Venezuela began to face detrimentally high inflation in 2014, right after the death of previous President Hugo Chavez. Although this was not the beginning of the country’s monetary problems, high inflation has led to a huge decrease in the value of the Bolivar, Venezuela’s currency. Now prices of regular goods and services have skyrocketed. Not only has inflation led to the devaluation of the bolivar but it has also caused Venezuela’s government to panic and take precaution in order to make some goods and services cheap while others are staying severely expensive.
In attempt to resolve and or manage the high inflation, the government created a system that has four different exchange rates. This includes the black market within the four. To explain this complex system simply, we can divide the four exchange rates into categories in which prices are set to particular goods and services. Basically, the government sells dollars at an exchange rate of 6.3 and 12 bolivars per dollar. These first two rates buy necessity imports such as food and medicine. Although that may not seem like a high exchange rate, it severely impacts the country in other ways, which will be discussed later. The third rate is 172 bolivars per dollar. This rate is for people who are unauthorized to exchange their bolivars to dollars at the other preferred rates. In terms of the black market rates, goods and services could start anywhere from 170 to 3,500 bolivars according to Venezuela Live Economic Data.
Due to various exchange rates and high inflation, the bolivar has decreased in value. For those who are unaware, Venezuela’s main export is petroleum. To emphasize the importance of this main export on the Venezuelan economy, petroleum makes up 93% of all their exports. This means the country depends on oil to generate almost 100% of the country’s total export revenue. With a devaluation of their currency, Venezuela is exporting a highly prized good for dirt cheap. The graph below displays the amount in dollars the US has paid for one barrel of oil over a given period of time. In 2012, the US paid the highest of $100 per barrel of oil. After the highest point on the graph which is in 2010, the price of oil rapidly decreases. More recently in 2015, which is the very end of the graph, the US only paid $40.75 per barrel. Now with a decrease in value of the bolivar and decrease price of oil, Venezuela is not nearly generating the amount of dollars the country needs to buy important resources.
Dollars per Barrel of Oil https://www.eia.gov/dnav/pet/hist/LeafHandler.ashx?n=PET&s=IVE0000004&f=A
Since Venezuela is not making nearly as much oil revenue as in the past, the government is experiencing a shortage of dollars. This has created a domino-like effect on the Venezuelan economy. If Venezuela is only exporting oil and other industrious materials, we can assume that most other goods and services need to be imported. Since the bolivar is useless to other countries, Venezuela uses the dollars earned from oil to buy those important goods and services. However, since Venezuela is generating a lot less oil revenue due to the devolution of the bolivar, there is a shortage of dollars in the country. To give more of perspective on the problems generated by the dollar shortage, below there are two images from the Observatory of Economic Complexity. This site has generated a visualization of international trade data.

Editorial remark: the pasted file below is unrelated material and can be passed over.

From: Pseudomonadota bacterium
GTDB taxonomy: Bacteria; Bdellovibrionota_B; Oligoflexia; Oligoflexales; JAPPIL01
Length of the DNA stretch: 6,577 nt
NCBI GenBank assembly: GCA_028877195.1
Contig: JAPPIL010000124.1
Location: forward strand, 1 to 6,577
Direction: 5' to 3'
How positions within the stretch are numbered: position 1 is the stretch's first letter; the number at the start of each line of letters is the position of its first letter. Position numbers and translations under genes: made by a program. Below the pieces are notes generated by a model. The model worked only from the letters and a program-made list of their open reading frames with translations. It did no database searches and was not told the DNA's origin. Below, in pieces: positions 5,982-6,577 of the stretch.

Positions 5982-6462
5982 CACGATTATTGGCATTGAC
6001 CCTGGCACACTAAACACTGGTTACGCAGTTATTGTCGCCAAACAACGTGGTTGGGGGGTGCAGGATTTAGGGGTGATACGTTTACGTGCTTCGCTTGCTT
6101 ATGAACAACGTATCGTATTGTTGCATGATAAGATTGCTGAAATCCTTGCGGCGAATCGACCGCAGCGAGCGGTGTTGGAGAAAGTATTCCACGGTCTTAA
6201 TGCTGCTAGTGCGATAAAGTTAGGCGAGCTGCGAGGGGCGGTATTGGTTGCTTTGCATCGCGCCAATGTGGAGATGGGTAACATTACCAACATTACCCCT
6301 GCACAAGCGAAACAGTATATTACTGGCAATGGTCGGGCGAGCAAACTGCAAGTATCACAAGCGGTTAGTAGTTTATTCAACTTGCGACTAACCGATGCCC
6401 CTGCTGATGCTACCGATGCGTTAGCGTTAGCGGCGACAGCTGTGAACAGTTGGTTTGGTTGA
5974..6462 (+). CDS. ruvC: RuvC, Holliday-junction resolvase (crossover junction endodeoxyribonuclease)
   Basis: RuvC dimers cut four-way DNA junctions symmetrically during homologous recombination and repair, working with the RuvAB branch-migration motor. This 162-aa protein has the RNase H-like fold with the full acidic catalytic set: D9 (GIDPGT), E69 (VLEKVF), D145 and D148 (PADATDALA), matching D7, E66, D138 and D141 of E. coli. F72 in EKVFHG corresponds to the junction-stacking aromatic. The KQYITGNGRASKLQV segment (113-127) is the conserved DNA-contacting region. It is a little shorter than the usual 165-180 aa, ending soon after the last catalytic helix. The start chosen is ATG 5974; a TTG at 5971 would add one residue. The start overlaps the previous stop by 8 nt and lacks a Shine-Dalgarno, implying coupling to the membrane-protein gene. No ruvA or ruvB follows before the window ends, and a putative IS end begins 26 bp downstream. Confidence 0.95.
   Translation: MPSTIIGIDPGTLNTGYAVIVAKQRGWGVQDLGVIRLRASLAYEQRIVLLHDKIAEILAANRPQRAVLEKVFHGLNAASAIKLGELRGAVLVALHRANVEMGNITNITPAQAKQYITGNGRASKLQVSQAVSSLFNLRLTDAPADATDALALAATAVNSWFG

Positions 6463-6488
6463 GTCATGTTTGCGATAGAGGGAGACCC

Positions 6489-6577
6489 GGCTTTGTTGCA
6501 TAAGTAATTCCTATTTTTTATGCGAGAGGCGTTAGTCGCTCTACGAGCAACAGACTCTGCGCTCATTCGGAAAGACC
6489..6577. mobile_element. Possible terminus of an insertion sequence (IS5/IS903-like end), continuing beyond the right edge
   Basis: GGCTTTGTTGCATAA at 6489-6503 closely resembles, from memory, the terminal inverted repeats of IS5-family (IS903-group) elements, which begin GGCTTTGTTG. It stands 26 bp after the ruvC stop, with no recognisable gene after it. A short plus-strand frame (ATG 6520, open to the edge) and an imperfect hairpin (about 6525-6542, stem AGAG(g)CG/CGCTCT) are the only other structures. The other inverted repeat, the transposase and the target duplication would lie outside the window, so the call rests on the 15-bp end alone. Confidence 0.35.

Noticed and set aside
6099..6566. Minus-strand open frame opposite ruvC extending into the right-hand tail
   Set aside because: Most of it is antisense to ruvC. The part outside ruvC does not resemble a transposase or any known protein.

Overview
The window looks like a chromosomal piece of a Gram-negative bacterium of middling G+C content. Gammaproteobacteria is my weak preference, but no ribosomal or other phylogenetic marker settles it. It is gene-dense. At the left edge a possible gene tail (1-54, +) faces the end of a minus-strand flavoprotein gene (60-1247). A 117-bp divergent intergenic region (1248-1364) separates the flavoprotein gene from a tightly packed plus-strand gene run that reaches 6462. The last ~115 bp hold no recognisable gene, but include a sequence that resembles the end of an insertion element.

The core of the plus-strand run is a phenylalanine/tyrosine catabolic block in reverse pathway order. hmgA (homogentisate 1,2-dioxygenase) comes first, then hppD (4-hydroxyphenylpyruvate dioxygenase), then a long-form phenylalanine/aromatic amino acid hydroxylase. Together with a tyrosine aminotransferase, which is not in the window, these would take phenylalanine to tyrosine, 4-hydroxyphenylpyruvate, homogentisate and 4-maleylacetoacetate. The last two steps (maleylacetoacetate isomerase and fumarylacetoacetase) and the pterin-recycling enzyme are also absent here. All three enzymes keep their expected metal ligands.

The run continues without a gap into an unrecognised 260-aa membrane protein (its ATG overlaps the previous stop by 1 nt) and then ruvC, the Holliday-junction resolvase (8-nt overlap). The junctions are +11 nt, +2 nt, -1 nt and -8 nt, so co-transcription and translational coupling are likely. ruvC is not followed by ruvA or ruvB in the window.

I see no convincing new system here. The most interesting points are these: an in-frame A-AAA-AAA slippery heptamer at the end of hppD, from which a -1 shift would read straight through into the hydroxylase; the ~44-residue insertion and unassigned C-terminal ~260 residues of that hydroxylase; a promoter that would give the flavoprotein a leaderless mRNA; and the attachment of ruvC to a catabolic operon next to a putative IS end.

The image above displays the countries total export revenue at $63 Billion in 2014. Unfortunately, it seems the website has not been able to update since then. However, it is shown that Venezuela’s economy is only based on oil revenues, even the small portions of the countries exports are in related markets. Although this revenue number may not be currently up to date, we know that since 2014 oil prices in Venezuela have plummeted, which have caused the revenue from oil to also decrease. As we notice, Venezuela doesn’t generate food products w or medicine which means the country needs to import these important goods and services. Next, we can look at the imports.
The image above is a report of Venezuela’s imports. The image may be hard to see but the biggest squares represent different kinds of food and medicine products. With the shortage, the Venezuelan government doesn’t have enough dollars to provide basic foods and medicine. Venezuela’s dollar shortage has created a shortage of all other goods and serviced people need to survive. This shortage has led Venezuela into an economic crisis. People are not able to access the food they need to survive. Others are dying of curable diseases because medicine has become extremely scarce. Venezuela seemingly will continue to face this economic crisis until a solution can be created.